© 2011–2014. Unauthorized use and/or duplication of this material without express and written permission from this blog is strictly prohibited. Excerpts and links may be used, provided that full and clear credit is given to with appropriate and specific links back to the original content.

24 thoughts on “GMO Timeline – A History of Genetically Modified Foods

  1. where is the history and origin of monsanto, info about GMO proliferation into the USA and europe, where is the info on how gmos have affected farmers in the US and the EU.????

    • nevermind! i have found more in about “GMO RISK”!

      if you want link me scholarly articles against GMOs!

    • As cited at the top of this page, the information was reprinted from Rosebud Magazine, and did not include sources for the various statements, however it was easy to locate the sources, so we’ve added them now. Thanks for the nudge!

  2. So I am writing a research essay on how to raise awareness about GMO’s in the US, and i’d like to know where your sources are so I can give credit where credit is due.:)

  3. Pingback: Genetically Modified Organisms….Friend or Foe? | Student Investigations in Agro-Ecology

  4. So I was wondering why so many scientists are confused about if they are good or bad, its almost like we don’t have enough research to make an educated decision on if they are good or bad. Can you not have such a biased opinion until you have the full story?

  5. Pingback: Erin Brockovich: Biotech Industry Is Jeopardizing Our Health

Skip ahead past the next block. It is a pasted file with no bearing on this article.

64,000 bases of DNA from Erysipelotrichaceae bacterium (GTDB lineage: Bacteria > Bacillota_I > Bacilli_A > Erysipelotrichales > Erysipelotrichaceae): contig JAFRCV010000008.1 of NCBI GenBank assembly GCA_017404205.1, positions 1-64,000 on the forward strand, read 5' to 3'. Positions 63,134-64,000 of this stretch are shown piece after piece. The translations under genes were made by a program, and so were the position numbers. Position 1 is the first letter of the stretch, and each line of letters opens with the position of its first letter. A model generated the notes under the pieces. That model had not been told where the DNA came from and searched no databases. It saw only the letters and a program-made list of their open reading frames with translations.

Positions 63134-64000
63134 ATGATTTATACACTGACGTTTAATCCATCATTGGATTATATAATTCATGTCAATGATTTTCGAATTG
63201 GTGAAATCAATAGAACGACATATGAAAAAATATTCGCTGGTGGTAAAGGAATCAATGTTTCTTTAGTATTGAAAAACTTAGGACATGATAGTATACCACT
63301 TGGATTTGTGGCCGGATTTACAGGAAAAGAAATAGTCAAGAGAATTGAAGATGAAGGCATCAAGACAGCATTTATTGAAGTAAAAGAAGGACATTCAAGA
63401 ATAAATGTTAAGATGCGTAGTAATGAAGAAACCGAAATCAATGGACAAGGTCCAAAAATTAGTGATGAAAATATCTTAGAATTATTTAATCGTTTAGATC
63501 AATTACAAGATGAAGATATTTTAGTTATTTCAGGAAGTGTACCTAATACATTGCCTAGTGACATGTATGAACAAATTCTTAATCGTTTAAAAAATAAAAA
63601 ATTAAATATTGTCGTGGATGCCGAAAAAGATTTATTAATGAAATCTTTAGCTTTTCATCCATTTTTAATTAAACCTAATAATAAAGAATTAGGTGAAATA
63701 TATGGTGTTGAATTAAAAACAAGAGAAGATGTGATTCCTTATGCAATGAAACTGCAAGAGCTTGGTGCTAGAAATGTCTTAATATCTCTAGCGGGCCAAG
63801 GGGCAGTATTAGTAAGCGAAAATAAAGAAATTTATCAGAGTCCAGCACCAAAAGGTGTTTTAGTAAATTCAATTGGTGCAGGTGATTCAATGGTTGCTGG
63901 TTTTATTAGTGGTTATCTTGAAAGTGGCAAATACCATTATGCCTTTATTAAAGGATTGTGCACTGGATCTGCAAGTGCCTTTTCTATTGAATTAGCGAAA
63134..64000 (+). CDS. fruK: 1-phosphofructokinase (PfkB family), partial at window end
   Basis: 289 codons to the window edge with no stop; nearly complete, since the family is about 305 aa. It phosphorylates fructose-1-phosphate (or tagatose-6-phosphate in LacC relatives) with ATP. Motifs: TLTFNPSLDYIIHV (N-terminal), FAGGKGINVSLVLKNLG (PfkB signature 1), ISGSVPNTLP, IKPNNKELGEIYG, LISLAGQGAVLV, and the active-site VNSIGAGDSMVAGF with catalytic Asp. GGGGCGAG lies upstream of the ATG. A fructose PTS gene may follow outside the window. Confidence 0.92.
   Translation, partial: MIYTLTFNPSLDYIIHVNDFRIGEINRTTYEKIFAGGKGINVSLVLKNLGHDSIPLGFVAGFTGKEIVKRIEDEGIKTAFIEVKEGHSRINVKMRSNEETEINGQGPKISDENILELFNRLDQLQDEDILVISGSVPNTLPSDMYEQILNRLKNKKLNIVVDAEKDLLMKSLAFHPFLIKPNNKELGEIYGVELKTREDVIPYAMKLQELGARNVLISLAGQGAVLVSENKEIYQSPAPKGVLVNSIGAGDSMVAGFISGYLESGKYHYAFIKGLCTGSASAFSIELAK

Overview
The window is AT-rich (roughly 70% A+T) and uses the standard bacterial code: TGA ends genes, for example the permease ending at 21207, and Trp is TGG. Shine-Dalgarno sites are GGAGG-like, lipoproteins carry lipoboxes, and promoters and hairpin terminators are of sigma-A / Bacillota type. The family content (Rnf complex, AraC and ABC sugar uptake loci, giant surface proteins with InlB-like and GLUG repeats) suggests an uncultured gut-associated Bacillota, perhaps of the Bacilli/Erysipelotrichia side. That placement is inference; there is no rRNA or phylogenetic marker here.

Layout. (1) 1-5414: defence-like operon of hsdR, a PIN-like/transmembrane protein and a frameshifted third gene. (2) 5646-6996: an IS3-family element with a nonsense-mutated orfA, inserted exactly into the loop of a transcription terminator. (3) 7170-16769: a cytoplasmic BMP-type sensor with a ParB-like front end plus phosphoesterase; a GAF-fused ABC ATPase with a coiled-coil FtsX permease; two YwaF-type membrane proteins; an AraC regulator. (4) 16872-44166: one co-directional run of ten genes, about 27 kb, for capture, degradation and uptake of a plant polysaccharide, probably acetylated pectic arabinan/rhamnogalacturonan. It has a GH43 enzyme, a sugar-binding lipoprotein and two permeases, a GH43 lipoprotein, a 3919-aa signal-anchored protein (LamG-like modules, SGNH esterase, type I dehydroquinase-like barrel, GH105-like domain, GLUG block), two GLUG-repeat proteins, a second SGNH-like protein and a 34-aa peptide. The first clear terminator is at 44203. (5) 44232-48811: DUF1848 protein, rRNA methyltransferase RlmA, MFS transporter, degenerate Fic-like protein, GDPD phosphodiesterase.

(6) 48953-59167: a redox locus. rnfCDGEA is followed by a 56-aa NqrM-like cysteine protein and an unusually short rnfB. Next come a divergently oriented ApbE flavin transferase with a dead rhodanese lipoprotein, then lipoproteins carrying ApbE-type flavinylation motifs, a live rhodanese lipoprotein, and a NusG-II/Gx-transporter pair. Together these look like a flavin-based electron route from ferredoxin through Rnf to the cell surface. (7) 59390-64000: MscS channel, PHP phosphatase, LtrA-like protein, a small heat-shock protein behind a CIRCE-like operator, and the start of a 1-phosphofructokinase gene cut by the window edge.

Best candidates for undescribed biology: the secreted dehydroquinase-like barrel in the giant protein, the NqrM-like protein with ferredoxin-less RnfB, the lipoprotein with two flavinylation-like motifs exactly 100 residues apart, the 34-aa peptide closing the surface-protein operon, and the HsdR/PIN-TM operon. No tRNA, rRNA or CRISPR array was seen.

6. Pingback: The GMO problem | journalawesomeblog

  7. You could also add that the patent on glyphosate for an herbicide that Monsanto held expired in 2000 and then they later applied for and received a patent on glyphosate as an antibiotic which Monsanto received for glyphosate in 2010:

    (US7771736 was application to the grant number)

    US patent number US 20040077608 A was granted to Monsanto in 2010 regarding the use of glyphosate. Some questions were posted on the website, GMO Answers (which is a propaganda site run by the biotech industry and Monsanto). Their shills were actually honest in their answers:

    1).”People on the internet are claiming Monsanto patented glyphosate as an antibiotic, is this true?”

    Answered by: By: Chelsey Robinson, Global Preparedness Content Manager, Monsanto Company on Tuesday, 11/25/2014: “Monsanto does have a patent that was issued in 2010 for glyphosate formulations’ antimicrobial activity.
    2).”Why did Monsanto patent Glyphosate as an antibiotic? ”

    Answered By: Dan Goldstein, Senior Science Fellow and Lead, Medical Sciences and Outreach, Monsanto Company on Tuesday, 11/25/14

    “… glyphosate does inhibit an enzymatic pathway in many bacteria and parasites, and a reasonable case can be made that glyphosate might be effective as an antimicrobial.

    >>>>> “(Technically, an antibiotic is naturally occurring, while antimicrobial covers a broader range of compounds, but most people use the terms interchangeably today).<<<<<

    "Achieve reliably effective concentrations with a reasonable oral (or IV) dose in humans. This is difficult to achieve with glyphosate, especially orally."